The “T” in STEM: How elementary science teachers’ beliefs of technology integration translate to practice during a co-developed STEM unit

ID: 50503 Type: Full Paper
  1. Angelina Constantine, Paula Rozowa, and Alaina Szostkowski, University of Minnesota - STEM Education Center, United States
  2. Joshua Ellis, Michigan Technological University, United States
  3. Gillian Roehrig, University of Minnesota - STEM Education Center, United States

Tuesday, March 7 4:15-4:45 PM Location: Capitol H View on map

Presider: Joshua Ellis, Florida International University, United States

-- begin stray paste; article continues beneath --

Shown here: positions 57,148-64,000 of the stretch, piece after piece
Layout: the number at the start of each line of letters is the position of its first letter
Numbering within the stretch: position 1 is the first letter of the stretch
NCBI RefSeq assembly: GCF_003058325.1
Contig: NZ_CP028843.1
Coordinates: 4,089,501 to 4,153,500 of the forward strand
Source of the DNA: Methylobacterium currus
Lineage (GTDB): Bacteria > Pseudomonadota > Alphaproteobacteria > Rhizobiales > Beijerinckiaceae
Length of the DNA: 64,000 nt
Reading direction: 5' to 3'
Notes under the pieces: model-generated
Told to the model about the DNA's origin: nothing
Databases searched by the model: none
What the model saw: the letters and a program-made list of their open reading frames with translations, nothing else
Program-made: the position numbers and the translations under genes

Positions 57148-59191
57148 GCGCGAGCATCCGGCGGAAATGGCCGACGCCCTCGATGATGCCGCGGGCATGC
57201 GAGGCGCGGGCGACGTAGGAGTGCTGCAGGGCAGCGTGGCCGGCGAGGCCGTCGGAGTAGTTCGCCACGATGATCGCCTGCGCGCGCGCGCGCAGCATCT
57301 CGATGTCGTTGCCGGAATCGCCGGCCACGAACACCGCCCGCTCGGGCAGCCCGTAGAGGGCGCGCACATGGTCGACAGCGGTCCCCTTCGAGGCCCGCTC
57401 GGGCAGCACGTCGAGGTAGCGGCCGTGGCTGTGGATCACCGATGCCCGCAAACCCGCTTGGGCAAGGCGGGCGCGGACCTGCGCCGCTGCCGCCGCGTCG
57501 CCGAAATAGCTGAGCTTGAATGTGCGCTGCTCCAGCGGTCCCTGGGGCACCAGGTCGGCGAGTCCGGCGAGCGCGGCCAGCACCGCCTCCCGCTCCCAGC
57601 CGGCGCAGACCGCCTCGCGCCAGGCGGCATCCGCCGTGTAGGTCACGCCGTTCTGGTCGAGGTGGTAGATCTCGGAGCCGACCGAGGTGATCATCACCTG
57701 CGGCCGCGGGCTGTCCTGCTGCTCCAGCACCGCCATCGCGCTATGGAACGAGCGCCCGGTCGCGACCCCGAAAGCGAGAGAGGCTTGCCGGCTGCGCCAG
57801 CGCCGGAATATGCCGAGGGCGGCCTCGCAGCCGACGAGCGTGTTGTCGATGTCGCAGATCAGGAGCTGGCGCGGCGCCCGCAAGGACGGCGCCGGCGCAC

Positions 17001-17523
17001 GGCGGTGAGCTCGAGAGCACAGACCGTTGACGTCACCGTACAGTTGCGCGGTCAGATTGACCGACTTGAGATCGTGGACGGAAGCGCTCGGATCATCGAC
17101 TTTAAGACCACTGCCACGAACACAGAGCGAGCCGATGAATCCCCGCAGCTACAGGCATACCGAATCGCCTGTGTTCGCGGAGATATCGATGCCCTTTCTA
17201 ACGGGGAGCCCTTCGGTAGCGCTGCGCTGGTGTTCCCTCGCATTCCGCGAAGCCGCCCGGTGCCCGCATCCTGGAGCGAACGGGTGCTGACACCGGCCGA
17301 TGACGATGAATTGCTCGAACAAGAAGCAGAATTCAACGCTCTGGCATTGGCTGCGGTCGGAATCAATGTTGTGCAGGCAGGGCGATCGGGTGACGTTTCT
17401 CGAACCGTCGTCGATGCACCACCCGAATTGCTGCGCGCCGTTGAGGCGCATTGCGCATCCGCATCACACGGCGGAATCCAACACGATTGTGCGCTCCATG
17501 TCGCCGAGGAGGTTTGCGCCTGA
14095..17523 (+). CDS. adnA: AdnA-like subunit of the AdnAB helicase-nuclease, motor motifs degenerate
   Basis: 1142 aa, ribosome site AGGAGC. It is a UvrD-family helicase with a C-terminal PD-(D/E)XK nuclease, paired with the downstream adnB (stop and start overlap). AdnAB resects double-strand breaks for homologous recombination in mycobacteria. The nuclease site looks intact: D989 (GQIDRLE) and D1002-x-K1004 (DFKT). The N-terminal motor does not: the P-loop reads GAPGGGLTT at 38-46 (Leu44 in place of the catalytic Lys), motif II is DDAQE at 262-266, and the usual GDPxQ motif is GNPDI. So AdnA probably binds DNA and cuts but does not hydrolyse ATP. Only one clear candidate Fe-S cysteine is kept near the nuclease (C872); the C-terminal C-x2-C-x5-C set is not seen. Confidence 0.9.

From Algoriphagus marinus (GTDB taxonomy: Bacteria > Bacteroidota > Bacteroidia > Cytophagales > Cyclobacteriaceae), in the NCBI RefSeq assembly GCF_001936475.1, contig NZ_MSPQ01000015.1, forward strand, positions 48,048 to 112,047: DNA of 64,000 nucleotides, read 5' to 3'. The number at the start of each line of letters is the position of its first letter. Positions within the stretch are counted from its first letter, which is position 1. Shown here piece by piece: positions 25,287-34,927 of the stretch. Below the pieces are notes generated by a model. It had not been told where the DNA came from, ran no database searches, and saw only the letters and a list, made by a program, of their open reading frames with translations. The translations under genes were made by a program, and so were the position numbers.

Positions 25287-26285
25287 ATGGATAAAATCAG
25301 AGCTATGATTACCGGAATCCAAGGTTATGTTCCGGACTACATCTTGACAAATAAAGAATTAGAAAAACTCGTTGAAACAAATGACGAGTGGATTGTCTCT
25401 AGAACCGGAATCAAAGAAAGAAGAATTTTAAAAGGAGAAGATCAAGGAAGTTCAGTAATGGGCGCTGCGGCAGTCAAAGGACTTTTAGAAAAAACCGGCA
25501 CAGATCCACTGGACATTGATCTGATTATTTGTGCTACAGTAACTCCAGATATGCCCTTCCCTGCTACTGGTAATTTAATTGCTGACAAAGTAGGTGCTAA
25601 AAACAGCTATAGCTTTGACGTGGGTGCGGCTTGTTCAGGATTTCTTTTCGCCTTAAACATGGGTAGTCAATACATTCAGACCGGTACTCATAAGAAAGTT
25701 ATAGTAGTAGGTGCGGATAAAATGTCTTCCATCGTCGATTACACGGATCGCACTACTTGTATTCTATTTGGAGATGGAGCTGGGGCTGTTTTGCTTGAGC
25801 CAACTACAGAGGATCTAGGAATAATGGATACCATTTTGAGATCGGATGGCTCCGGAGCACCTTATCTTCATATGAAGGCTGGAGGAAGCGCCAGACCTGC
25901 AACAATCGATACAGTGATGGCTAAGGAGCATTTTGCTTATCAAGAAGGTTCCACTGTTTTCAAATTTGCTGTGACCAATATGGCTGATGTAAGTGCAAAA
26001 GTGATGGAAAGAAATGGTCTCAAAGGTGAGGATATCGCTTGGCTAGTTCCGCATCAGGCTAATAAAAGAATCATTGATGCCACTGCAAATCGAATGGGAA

Abstract: In the age of STEM education, teachers consistently struggle to understand the nature of technology and how to integrate it. This multiple-case study uses the TPACK framework to explore the beliefs and practices of three elementary science and engineering teachers from an urban school district with a recently implemented 1:1 iPad policy. All three teachers participated in a professional development opportunity in which they co-developed and implemented a STEM curriculum unit in collaboration with a graduate student coach. Data sources for the study included interviews and classroom observations. Qualitative analysis revealed that although this was a co-developed unit, three distinct variations in technology integration emerged during implementation of the STEM unit. Findings explore how teacher beliefs regarding technology and iPads (whether as a “purposeful tool for differentiation” or a potential “distraction” potentially limited by technical difficulties) influence their practices.

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